A friend once asked me, “Donna, is there anything you can’t do?”  My response was an unwavering, “Yeap, everything I haven’t tried yet!”


As a dyslexic kid who went undiagnosed till high school, there were many limitations put on my ability to learn and prosper emotionally.  In school, every subject introduced to me became torture as I challenged my brain to adhere information and concepts that were far beyond my capacity to understand. 


The normal teachings of childhood became life struggles, but I noticed, with each year that went by, my brain became stronger.  I taught myself how to learn, gleaning information from teachers and “rerouting” it where it would stick in the tundra on top of my shoulders.  I did not know at the time, but my body was manipulating what normal brain function I had, compensating for physiology that was impaired and could not be changed.


Realize that tying my shoes took years to achieve.  Each new subject introduced was actually painful, as I tried to understand what everyone else seemed to be “getting”.  Even finding my way around school was a challenge as dyslexics are known for having no sense of direction.  As a result, I spent my youth feeling lost and lonely, and asking for help was not even considered.  First through fourth grade I was in Catholic school and when I didn’t understand something, the nuns would just hit me on the hand with a ruler.  Later in public school, I learned to “fake it” as teachers of that decade lacked the information and skills to guide me correctly.  Instead of realizing I was learning challenged, they considered me lazy and inattentive.  I once had a teacher announce in front of the class that I had “diarrhea of the mouth and constipation of the brain”.  No, my only choice as a child was to keep quiet, get as much information as I could, and then try to figure it out later.


My early challenges made it impossible for me not to go beyond my abilities.  If I did not manipulate myself and continually struggle to accomplish, I wouldn’t have been able to function in society.  What seemed like a nightmare back then, however, has been my most tremendous gift as an adult.  Because everything was a challenge, eventually, nothing was a challenge.  The need to constantly push beyond my limitations was a “no choice” decision, and once I got good at it; I kept implementing the same techniques in every aspect of my life.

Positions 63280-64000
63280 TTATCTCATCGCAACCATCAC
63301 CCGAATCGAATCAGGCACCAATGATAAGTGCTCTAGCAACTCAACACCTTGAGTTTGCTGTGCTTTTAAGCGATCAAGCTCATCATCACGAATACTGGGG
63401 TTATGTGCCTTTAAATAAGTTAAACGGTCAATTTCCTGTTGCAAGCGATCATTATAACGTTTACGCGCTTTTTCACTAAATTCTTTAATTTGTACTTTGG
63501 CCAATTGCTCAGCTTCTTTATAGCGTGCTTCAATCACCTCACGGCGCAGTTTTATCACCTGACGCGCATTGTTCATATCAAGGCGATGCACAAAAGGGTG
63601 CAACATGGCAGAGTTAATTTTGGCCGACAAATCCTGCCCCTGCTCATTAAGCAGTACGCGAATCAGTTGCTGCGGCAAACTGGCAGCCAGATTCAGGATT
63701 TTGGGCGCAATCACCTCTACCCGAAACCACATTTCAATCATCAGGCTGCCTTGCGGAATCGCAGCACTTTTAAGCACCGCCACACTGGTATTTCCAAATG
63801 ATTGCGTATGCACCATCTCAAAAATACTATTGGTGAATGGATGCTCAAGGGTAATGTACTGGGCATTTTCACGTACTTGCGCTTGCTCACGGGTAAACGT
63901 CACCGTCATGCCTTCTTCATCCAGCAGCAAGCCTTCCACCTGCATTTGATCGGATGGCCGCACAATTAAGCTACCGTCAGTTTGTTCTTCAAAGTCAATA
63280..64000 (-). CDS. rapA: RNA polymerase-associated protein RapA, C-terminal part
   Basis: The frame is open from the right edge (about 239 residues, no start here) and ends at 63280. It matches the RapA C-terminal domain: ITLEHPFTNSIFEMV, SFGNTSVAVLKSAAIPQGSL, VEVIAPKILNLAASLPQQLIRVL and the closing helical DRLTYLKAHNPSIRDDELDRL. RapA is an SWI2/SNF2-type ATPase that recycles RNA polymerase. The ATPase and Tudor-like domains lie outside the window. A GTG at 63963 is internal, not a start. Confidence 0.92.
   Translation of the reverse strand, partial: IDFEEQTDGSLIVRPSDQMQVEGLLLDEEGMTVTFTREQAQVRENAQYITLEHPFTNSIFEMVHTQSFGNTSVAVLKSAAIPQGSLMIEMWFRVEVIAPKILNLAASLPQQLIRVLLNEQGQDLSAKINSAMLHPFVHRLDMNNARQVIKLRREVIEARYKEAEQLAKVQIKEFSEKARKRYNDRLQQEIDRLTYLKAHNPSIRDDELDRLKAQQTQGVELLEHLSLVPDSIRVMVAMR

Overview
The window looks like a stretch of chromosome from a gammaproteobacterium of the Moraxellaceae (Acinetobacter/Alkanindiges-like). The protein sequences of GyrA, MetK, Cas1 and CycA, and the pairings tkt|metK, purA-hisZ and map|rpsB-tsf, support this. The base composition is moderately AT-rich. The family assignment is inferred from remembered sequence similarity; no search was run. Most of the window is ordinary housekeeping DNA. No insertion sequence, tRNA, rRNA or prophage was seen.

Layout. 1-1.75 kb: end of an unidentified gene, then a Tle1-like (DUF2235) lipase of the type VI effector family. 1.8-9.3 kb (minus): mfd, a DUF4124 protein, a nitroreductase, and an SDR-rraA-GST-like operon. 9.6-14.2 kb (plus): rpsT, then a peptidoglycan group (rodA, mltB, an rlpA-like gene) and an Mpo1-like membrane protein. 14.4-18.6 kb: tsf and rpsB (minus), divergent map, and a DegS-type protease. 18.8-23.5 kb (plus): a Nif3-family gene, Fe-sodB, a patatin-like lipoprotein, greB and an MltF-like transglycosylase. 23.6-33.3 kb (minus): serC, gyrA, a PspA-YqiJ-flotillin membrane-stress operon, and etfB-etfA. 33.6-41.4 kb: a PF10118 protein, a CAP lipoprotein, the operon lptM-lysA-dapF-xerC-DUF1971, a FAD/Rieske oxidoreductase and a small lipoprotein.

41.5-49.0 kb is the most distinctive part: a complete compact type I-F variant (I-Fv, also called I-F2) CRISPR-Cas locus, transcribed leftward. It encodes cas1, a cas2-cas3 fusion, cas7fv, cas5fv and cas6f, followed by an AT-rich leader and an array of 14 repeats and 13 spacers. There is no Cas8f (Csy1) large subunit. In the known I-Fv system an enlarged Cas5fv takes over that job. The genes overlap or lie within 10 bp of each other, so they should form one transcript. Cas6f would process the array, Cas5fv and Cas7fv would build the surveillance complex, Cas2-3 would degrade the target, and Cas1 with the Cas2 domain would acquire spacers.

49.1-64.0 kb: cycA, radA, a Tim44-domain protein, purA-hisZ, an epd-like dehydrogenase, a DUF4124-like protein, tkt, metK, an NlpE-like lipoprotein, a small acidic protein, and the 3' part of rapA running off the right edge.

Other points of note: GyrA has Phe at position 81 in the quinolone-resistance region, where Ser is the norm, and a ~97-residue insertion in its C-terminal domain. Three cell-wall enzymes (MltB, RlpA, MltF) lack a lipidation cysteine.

My past made me realize there are no confines to what I can do unless I place them on myself.  I am acutely aware of what challenges I still have, but I refuse to not find a way around them.  The “I’m not good at this and I’m terrible at that” does not prevail in my mind.  Lucky for me because I would need to hire a crew of people to compensate for what I fondly refer to as my “neurological misconnections”.


Let’s not confuse, though, my propensity to push beyond, with an innate ability to do all tasks well.  My challenge is to try everything, but I dare say that I am great at everything I try!  For me, writing a chapter a day is a job well done, and giving a successful presentation in front of 20 people is a natural high.  But when I force myself to find my way downtown on the maze of subways in Manhattan without getting lost or asking for directions more than 5 times, I am in a euphoric state for hours.  Even the most mundane task is an effort for me, (the proverbial can’t walk and chew gum at the same time applies here) so the smallest accomplishments become soaring feats.  Recognizing that my only failure is to not try, I will always acknowledge my feelings of discomfort (like fear and anxiety) about a new experience and then take on the challenge anyway.No, it's not me....yet!


On the contrary though, whenever I believed I could not do something, I certainly could not do it.  When I had no choice but to do a task, I somehow managed it in spite of the obstacles I may have encountered.  There were times when I still used the learning difficulties to pardon myself from tasks I thought were impossible for me, taking on jobs that required little challenge so I could remain comfortable.  I was still using my childhood instinct and the “I must do this to survive” attitude as my only precursor for challenging myself. 


At some point, though, I put the ‘must dos’ in with the ‘why nots?’, and as the formidable tasks became easier, my innate abilities emerged.  With each challenge I attempted, regardless of the outcome, my disheveled and previously languished self esteem was lead to soaring heights.  I started to realize; no limitations meant no boundaries on what I could accomplish.  No perceived boundaries freed me to believe I could do it all.  “Why not” became my new mantra


Since each new day brings with it a new challenge, isn’t it wonderful to believe we have the power to manipulate ourselves to get the result we desire, irrespective of what we believe our weaknesses to be?  If we are responsible for our own lives and the perception we have of our abilities, then we own the challenges and we can decide whether they are “doable” or not.  Challenges should have no power over us.  We have the power over them.  So the next time you think you can’t do something, don’t tell yourself why you can’t.  Instead, convince yourself of why you should, then go ahead and just try everything you haven’t tried yet!


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